Friday, September 30, 2011

They've extended the project, it must be Tuesday

When we started this project at the beginning of July, we were told it would last 2-4 weeks, or 4-6 weeks, depending on who you were. Four weeks seemed to be the concensus, though. Those four weeks passed 8 weeks ago. For the last two months, we've been getting extensions one week at a time. In an industry where it already is quite challenging to make any kind of strategic plan, since you really don't know what will happen from one month to the next, reducing that uncertainty to week to week makes it even worse. Pretty much 8 Tuesdays in a row, we've gotten an email or, sometimes, a live visit from the associate letting us know that they have work for us the next week if we are available. Nice to have work, but one-week planning sucks my butt. Fucking carnies working the county fair circuit have more predictability in their lives than we do on this project.

Want to make it worse? The market has exploded, and there are projects everywhere. Agencies are scrambling all of a sudden because there are way more projects than there are temps to staff them. Pay rates are creeping up because of the staffing shortages, and anybody who wants work can find it. I have no doubt that the Garden Gnome, the Bridge Troll and Tall Skinny Dude have all found work.  Moby and the Hobo probably have found work, too. Things are hopping. The need for warm bodies trumps incompetence, every time.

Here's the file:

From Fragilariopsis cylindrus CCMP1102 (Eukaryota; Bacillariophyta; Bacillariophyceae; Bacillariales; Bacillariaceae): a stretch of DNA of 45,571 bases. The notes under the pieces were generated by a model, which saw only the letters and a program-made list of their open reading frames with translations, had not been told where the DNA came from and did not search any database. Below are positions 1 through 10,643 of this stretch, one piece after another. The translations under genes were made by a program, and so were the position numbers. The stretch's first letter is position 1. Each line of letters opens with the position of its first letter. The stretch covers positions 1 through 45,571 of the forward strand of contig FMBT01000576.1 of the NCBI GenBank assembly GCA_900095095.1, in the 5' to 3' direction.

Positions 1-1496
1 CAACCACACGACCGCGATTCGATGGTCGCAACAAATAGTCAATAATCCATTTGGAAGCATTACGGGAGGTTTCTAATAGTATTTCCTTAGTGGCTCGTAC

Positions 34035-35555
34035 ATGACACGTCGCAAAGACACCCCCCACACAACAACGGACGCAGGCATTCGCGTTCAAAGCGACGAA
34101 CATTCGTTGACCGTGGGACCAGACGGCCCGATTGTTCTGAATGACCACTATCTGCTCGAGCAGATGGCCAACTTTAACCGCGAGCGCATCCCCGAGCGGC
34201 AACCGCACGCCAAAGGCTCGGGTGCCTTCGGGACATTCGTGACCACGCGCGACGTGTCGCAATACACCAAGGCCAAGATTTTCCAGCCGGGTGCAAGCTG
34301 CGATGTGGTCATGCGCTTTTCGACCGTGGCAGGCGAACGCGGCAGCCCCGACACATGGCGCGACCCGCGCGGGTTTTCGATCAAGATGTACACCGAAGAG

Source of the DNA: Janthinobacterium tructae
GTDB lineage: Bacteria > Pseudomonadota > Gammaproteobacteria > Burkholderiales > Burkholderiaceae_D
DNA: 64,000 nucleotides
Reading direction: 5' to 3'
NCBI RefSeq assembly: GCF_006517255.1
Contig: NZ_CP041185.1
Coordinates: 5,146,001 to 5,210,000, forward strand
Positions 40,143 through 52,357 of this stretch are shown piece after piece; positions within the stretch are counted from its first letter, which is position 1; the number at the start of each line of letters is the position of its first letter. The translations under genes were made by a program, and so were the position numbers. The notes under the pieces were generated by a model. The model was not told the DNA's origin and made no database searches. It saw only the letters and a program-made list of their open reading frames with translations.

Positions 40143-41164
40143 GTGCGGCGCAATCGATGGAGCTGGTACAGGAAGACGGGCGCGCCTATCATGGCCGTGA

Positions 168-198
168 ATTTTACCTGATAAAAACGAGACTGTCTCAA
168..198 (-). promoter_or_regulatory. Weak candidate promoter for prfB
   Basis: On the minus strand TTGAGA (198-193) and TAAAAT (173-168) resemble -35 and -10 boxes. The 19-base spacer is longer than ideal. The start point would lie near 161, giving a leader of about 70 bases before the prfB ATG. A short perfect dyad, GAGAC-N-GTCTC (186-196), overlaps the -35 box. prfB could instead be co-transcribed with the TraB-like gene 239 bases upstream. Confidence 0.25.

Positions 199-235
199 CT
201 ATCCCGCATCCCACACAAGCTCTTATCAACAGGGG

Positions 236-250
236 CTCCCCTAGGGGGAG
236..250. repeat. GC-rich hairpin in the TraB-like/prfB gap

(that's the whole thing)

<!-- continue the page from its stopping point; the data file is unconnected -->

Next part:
In light of all this, what to do? Having stayed long past the original time projections of the project, it is considered by many temps to be legitimate to bail. Agencies, as you might imagine, have a different view and think you should ride the Titanic down into the icy depths. Obviously, it's time to lie. Sticking with a dying project just long enough to miss other projects is not a viable business model. One of our number already has bailed. It will be interesting to see how this plays out. Frankly, my mother is looking poorly.

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